When Israel was set to release hundreds of convicted terrorists in the aforementioned Shalit deal, I frantically contacted officials in the US government: the two women who brought “our” bomber to downtown Jerusalem were on the launch pad for release. The U.S. belatedly passed along to the Israeli government that no terrorist with American blood on his or her hands should be released. This note was given the day before the prisoner exchange. Needless to say, Israel ignored the request and not a word was said in Washington about the matter.
The reason is simple: Washington never expected Israel to comply, because our cases are irrelevant to the FBI and the DoJ. When the terrorists were released in exchange for the Israeli soldier, the FBI could not even figure out who got out: they could not translate the names because identity numbers were missing digits. Finally, an American lawyer who has worked harder than all of the various governmental agencies combined for U.S. terror victims, informed the FBI that 15 terrorists directly involved in the murder and maiming of American civilians walked free.
At the top of that list: Ahlam Tamimi.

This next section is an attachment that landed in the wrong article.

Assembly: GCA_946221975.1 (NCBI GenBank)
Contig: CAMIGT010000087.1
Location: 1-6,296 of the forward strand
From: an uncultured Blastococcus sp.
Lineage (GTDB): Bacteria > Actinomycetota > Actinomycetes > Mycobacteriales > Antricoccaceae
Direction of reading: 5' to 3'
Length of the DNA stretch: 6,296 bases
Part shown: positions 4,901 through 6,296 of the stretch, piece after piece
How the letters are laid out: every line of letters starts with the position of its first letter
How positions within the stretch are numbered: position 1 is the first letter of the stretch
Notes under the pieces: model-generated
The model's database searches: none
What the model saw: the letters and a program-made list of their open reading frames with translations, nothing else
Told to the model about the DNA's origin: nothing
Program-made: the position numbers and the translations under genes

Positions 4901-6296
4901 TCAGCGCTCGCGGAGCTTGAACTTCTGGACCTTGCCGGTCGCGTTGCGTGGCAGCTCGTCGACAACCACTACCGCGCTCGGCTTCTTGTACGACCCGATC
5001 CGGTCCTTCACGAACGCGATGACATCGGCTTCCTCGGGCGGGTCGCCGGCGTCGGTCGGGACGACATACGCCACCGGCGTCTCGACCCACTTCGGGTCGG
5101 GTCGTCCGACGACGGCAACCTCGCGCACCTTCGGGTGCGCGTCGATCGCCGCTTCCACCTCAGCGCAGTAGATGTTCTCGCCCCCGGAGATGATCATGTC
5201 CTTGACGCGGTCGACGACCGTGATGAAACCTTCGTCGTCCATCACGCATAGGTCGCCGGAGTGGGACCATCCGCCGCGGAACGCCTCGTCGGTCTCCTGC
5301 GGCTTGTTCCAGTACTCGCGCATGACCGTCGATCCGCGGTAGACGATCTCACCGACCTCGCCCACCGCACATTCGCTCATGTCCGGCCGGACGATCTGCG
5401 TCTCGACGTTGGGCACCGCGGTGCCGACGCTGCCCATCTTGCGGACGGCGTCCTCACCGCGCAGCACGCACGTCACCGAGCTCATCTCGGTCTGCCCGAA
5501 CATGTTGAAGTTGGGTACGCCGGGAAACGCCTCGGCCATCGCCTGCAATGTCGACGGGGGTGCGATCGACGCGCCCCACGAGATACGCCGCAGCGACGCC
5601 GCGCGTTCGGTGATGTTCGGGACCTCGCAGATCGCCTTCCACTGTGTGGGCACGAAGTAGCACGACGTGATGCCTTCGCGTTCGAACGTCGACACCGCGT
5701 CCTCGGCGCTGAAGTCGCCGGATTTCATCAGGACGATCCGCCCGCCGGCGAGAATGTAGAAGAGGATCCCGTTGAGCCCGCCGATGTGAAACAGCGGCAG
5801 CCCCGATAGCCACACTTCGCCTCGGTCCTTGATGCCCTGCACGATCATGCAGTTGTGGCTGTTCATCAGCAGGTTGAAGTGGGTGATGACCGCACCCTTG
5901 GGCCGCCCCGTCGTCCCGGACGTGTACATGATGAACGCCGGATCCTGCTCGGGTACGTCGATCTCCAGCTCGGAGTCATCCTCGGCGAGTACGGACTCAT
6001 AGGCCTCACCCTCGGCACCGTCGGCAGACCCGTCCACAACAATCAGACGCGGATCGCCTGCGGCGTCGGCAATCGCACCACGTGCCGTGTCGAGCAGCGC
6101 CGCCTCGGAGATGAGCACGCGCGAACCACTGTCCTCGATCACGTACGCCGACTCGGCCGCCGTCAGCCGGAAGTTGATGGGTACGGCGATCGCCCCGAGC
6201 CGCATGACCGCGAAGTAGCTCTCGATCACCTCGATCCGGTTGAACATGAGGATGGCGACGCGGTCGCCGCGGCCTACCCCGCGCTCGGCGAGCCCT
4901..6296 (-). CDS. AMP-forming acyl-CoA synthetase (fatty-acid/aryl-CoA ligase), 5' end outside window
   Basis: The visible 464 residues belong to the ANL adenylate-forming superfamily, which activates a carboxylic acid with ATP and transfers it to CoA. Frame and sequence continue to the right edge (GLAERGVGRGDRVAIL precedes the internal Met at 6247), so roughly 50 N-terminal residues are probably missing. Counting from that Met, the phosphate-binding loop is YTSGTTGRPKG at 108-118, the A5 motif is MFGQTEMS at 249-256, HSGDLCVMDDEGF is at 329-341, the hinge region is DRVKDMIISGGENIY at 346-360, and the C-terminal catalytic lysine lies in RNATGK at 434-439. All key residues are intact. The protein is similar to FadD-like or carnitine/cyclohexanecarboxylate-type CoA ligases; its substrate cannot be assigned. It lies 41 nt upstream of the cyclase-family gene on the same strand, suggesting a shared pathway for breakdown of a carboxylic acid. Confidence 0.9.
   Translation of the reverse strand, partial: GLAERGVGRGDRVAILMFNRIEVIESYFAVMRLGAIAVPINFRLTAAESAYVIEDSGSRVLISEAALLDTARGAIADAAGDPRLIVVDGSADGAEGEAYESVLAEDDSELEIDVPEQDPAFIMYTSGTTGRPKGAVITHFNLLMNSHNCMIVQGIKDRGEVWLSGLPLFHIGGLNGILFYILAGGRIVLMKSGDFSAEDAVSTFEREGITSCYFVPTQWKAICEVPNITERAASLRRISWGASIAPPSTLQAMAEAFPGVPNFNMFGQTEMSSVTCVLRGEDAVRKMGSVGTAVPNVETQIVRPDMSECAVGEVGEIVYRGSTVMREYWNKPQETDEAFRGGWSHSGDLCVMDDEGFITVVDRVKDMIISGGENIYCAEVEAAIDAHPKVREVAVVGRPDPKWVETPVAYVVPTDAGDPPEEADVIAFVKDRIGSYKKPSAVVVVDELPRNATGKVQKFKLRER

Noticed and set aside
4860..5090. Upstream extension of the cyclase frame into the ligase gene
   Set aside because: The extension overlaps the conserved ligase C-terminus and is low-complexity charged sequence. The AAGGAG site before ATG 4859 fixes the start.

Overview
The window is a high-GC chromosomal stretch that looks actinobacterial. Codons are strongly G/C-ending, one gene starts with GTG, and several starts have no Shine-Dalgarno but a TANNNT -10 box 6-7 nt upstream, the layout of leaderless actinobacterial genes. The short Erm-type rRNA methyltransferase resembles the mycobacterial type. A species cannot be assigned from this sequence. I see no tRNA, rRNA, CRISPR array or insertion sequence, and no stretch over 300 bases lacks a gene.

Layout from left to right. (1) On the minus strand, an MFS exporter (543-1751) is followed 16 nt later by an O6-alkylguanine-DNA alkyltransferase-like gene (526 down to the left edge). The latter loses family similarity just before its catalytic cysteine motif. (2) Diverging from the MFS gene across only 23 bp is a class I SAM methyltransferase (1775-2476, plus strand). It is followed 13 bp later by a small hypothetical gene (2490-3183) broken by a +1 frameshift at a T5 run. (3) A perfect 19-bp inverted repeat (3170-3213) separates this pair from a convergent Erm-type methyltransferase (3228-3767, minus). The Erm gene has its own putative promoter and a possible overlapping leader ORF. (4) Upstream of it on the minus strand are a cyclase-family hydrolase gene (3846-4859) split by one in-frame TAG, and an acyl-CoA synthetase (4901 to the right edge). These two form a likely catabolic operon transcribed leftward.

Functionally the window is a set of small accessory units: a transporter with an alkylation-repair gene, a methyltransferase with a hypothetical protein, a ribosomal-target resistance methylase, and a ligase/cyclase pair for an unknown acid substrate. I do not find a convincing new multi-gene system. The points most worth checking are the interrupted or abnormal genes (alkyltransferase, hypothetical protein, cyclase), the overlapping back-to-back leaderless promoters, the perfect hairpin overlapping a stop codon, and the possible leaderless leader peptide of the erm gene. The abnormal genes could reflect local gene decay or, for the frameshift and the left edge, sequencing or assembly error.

The lack of prosecution of Palestinian terrorists has been a bipartisan failure spanning five attorney generals. A year ago, fifty-two members of Congress asked Attorney General Holder how come no Palestinian terrorists had been prosecuted in over seventy attacks on American citizens. The Attorney General answered that they are trying. Yet, the stories of Osama’s son-in-law and the Somali pirate and others who have been whisked into New York court in handcuffs show that the U.S. can extradite and prosecute terrorists when the government feels that the situation merits such efforts.
In our cases, we have been outright abandoned by our government, even to the point where the State Department planned in 2008 to file a brief in Federal court in favor of the PLO and against an American woman whose husband was gunned down by a PLO terrorist.
And just over a month ago, the Palestinian Authority inadvertently provided terror victims in a Federal civil suit a detailed account of the terrorists behind an attack that left two American girls dead. The FBI and DoJ were alerted to the existence of this document; neither showed any interest in receiving a copy of the same; the State Department thought it irrelevant to ask the Palestinians to provide the document produced by one of their own senior intelligence officers.Alan Joseph Bauer
About the Author: Dr. Alan Bauer is the co-founder and CTO at www.lishtot.com. He and his son were wounded in a suicide bombing in central Jerusalem on March 21, 2002.
If you don't see your comment after publishing it, refresh the page.
Our comments section is intended for meaningful responses and debates in a civilized manner. We ask that you respect the fact that we are a religious Jewish website and avoid inappropriate language at all cost.
If you promote any foreign religions, gods or messiahs, lies about Israel, anti-Semitism, or advocate violence (except against terrorists), your permission to comment may be revoked.